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Getting SMART about Academic Health

Jose Antonio

This blog is part of the #Recommit2Kids campaign, marking the 20th anniversary of America’s Promise Alliance and calling the nation to recommit to action on behalf of children and youth.

My uncle was a pipe-fitter in Chicago, and he used to tell me as a kid to “measure twice to cut once.” He was making sure I knew the importance of preparation and estimation in helping me take the best action for a particular situation. His words have taken on even greater meaning in working with disenfranchised youth to ensure they are healthy enough to succeed academically, socially, and later in the workforce. But first, as my sage tio used to tell me, it starts with the assessment. 

As an example, an honors student at Sullivan High School in the Rogers Park neighborhood in Chicago recently shared how the SMART clinic staff at her school recognized that she was dealing with anxiety and fighting bouts of depression, thanks to a health survey she took at the beginning of the school year:

"Everyone sees me as perfect. I'm involved in extra-curricular activities. I'm a leader. My grades were always great but were starting to slip. Before I was asked to come to the clinic for my health screening, no one thought I had a care in the world. My parents, friends, and teachers … thought I missed school because I was sick, not because I couldn't force myself to get out of bed that day or was overwhelmed with a fear that I wasn't good enough. Now, I have a support system. Because of the SMART clinic, I participate in group (therapy), share with my social worker and open up more with those closest to me. I even learned to meditate to help reduce my anxiety before a big test or presentation. My grades have bounced back, and I’m excited about my future.”

According to a report by the Robert Wood Johnson Foundation (RWJF), The Relationship Between School Attendance and Health, chronic absenteeism puts more than 6.5 million schoolchildren at risk for falling behind academically, dropping out of school and serious long-term health, employment, and financial consequences. The study looked into the reasons behind chronic absenteeism and found three main areas: physical, mental, and social health. Not coincidentally, these are the focus of the SMART model interventions.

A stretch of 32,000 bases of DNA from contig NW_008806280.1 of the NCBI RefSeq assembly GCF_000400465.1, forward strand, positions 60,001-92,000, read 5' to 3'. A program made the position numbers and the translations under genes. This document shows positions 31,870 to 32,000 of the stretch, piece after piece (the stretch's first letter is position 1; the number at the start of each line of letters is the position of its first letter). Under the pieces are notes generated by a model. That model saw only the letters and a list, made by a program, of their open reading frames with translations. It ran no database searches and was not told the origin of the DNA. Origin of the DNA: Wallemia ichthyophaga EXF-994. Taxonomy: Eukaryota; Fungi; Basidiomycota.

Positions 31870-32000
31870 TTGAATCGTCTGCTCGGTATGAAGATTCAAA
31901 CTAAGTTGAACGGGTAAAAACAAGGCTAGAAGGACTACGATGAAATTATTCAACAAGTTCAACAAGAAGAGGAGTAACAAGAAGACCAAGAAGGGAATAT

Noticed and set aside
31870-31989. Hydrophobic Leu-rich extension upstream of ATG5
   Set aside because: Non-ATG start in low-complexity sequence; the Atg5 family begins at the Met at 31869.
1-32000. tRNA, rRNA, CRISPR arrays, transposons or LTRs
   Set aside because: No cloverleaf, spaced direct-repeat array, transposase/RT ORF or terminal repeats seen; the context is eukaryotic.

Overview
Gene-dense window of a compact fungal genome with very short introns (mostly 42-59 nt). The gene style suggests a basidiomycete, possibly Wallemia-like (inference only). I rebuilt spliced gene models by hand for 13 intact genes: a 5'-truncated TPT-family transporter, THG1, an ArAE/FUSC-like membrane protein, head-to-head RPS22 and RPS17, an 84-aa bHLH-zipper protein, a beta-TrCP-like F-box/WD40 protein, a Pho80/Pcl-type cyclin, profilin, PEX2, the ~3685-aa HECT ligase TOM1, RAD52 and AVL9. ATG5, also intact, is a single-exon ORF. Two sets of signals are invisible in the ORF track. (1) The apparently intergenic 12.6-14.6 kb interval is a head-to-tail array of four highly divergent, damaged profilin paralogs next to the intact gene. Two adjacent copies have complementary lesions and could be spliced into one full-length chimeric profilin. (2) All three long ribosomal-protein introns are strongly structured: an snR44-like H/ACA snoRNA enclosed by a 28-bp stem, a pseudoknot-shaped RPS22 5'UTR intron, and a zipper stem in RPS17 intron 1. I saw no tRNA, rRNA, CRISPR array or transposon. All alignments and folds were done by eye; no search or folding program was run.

If not addressed, these factors can affect graduation rates. According to the report, a student who is “chronically absent for any year between eighth and twelfth grade is over seven times more likely to drop out.” The potentially harmful effects of absenteeism and an unhealthy student go well beyond the high school years, and, if untreated, can impact not only their education and wellness but also financial and workforce situations. And in the case of the young student at Sullivan, if untreated, the results can be tragic.

The SMART model was developed to specifically address those three key factors (physical, mental and social health) by proactively engaging students with early health assessments to support overall wellness – instead of the other way around, which traditionally has put the onus on the students, who are often reticent, to ask for help and having healthcare providers in a reactive position. In a SMART clinic, health care professionals, as well as social workers, become part of the school family working symbiotically with students, teachers, counselors, coaches, and administrators. In this “active access” model for education, healthcare providers actively bring students into the school’s health care system as individuals with unique needs with the ultimate goal of supporting academic achievement goals. And it’s working.

Since the SMART Flagship pilot was instituted at Sullivan High four years ago, the population of students receiving health care has jumped from 15-20 percent to 85-90 percent with 85 percent of students filling out health assessment surveys. Regular attendance by students has also risen to 90 percent and the average absenteeism has dropped by a half. In addition to Illinois, the SMART model is also currently in Alabama schools and the program is being expanded to Pennsylvania and the District of Columbia this year (a white paper on the outcomes of the first four years of the effort will be presented at a Congressional Briefing in Washington, DC, this May).

Not being left out are the children that are most in need including refugee and undocumented students, who are also being extended care. To that, a teacher at Sullivan High School, which is a 92 percent free-or-reduced lunch school, stated with pride, “My kids have been running a long time and when they get to Sullivan, they can stop running.” And get healthy.

It’s time to get SMART about improving academic health to ensure long-term productive outcomes for not only the students, but for our communities and country.